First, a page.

Lake Champlain
Chittenden County, VT Biographies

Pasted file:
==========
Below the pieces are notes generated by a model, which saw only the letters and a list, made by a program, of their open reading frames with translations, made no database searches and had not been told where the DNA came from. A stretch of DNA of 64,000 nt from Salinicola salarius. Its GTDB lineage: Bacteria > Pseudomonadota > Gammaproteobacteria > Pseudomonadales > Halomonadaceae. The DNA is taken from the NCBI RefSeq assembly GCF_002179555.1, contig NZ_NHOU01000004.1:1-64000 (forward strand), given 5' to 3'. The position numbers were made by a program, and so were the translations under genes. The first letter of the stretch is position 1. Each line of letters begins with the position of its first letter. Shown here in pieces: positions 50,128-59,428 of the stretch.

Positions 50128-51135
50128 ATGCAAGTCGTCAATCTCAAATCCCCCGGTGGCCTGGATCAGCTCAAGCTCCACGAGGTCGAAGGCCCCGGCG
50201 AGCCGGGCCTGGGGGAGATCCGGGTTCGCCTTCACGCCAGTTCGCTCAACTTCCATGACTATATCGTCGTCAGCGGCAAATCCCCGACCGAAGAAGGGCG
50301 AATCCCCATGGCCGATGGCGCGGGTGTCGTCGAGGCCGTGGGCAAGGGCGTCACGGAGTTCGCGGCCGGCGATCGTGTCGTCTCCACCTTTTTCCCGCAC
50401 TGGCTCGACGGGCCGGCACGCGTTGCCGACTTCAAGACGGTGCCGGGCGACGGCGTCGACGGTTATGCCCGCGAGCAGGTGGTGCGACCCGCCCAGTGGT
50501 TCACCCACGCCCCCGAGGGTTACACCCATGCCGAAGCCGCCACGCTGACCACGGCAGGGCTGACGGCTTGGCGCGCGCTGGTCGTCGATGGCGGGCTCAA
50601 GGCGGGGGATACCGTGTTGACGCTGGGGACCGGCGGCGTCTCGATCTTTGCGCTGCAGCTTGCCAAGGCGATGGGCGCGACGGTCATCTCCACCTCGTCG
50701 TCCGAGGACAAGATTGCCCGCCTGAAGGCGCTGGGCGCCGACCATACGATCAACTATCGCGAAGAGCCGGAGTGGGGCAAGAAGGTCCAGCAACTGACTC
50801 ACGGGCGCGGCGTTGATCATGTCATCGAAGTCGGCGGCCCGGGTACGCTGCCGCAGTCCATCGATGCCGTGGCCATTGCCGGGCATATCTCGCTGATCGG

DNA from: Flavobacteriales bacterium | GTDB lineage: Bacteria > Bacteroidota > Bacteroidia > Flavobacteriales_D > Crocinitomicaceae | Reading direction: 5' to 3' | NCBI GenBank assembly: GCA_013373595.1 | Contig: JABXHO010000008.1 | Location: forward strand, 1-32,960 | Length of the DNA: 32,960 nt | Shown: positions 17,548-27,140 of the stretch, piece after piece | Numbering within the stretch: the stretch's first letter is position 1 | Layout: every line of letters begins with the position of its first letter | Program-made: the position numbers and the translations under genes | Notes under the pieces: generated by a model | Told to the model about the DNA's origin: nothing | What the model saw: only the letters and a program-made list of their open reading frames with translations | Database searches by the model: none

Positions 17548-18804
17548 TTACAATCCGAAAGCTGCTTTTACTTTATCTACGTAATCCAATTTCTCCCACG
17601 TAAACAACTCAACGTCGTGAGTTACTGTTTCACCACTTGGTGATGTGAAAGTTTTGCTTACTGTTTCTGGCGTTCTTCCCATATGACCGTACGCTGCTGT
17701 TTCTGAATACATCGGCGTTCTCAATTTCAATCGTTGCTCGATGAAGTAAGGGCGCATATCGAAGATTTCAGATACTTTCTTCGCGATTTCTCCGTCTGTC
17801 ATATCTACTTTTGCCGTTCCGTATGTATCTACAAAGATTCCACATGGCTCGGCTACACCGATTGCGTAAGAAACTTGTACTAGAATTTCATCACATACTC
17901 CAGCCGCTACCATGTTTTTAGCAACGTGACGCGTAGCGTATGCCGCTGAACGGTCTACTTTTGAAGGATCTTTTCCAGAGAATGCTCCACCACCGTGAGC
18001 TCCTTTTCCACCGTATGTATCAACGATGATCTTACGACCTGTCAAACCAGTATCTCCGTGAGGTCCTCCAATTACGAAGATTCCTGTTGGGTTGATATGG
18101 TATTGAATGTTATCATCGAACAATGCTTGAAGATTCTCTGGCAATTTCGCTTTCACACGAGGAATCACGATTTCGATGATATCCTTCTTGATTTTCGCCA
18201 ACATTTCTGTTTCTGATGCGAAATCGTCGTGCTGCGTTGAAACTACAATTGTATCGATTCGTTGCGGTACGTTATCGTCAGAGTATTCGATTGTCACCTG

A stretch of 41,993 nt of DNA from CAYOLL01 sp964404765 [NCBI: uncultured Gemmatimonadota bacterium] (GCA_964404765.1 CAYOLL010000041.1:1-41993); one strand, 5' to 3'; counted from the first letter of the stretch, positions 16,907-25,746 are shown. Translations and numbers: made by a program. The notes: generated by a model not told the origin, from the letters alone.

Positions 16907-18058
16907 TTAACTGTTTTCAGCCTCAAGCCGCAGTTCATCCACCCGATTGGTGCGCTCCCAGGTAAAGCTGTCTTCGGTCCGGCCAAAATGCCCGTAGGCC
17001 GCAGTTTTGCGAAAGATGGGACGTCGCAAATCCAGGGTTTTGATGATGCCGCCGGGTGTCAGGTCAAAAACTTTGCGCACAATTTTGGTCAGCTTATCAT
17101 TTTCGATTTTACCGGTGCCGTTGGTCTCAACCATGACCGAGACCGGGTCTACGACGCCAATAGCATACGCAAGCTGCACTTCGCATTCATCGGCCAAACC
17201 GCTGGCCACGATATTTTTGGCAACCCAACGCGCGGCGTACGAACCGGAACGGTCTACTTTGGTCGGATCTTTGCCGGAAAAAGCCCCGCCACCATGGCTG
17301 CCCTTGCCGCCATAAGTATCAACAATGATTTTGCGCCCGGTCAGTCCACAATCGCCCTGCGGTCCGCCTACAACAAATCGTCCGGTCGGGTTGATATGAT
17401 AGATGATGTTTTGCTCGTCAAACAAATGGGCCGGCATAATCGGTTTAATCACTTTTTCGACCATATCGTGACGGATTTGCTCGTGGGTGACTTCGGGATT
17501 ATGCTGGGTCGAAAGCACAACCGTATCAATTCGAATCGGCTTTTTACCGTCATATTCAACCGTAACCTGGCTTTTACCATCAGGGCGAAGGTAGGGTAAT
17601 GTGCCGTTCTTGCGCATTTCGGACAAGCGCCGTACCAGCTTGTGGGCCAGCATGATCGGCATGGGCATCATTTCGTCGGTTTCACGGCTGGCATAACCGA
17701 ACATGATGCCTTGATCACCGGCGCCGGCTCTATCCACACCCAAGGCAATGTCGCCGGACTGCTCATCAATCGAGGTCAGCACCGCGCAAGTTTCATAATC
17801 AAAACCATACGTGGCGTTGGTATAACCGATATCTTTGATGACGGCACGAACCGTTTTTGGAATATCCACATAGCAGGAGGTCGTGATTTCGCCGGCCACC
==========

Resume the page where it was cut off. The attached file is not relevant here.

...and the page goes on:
LAKE CHAMPLAIN lies between Vermont and the State of New York, more than half of it being within the limits of the former State. Grand Isle County is formed of the islands in the lake belonging to Vermont. These islands include South Hero, 13 miles long, North Hero, 11 miles long, and Isle La Motte. Alburgh Tongue, putting out from Canada, and as isolated from the Vermont mainland as the islands themselves, belongs to Grand Isle County. The county has a population of about 4000. North Hero and Isle La Motte are connected with Alburgh Tongue by bridges, and a bridge is now being constructed that will connect South Hero and North Hero. The former island is also connected with the mainland by a sand bar bridge, and is in daily stage communication with Burlington. According to United States coast survey, Lake Champlain measures 107 1/2 miles from Whitehall (its southern end) to Fort Montgomery, at the Canada line. Its greatest width is 12 1/8 miles, its mean width 4 1/2 miles, and its greatest depth 399 feet. Its elevation above tide is 93 feet. Measuring down into Missisquoi Bay, on the east side, extending into Canada, and separated from the outlet by Alburgh Tongue, the lake measures 118 miles. Lake Champlain is connected with the Hudson River by a canal 64 miles long, so that the towns lying on the shores of the lake have direct communication by water with the cities of Troy, lbany and New York, and the Richelieu River and Chambly canal gives direct water communication with Montreal on the north, and thence with the Great Lakes. The shores of Lake Champlain are indented by numerous bays, most of which are small. Missisquoi Bay is the largest. It belong, principally, to Vermont. No part of the United States is more interesting from, its historic associations than Lake Champlain. Every bay and island, and nearly every foot of its shores, has been the scene of some warlike movement, the midnight foray of the predatory savage, the bloody scout of the frontier settlers, the rendezvous of armed bands, or the conflict of contending armies. These stirring incidents extend in tradition far beyond the first discovery of the lake, and are brought down by scattered and unconnected history, in an almost uninterrupted series of strifes and contentions, to the close of the war of 1812. Previous to the settlement of the country by the Europeans. Lake Champlain had long been the thoroughfare between hostile and powerful Indian tribes, and after the settlement it continued the same in reference to the French and English colonies, and subsequently in reference to the English in Canada and the United States.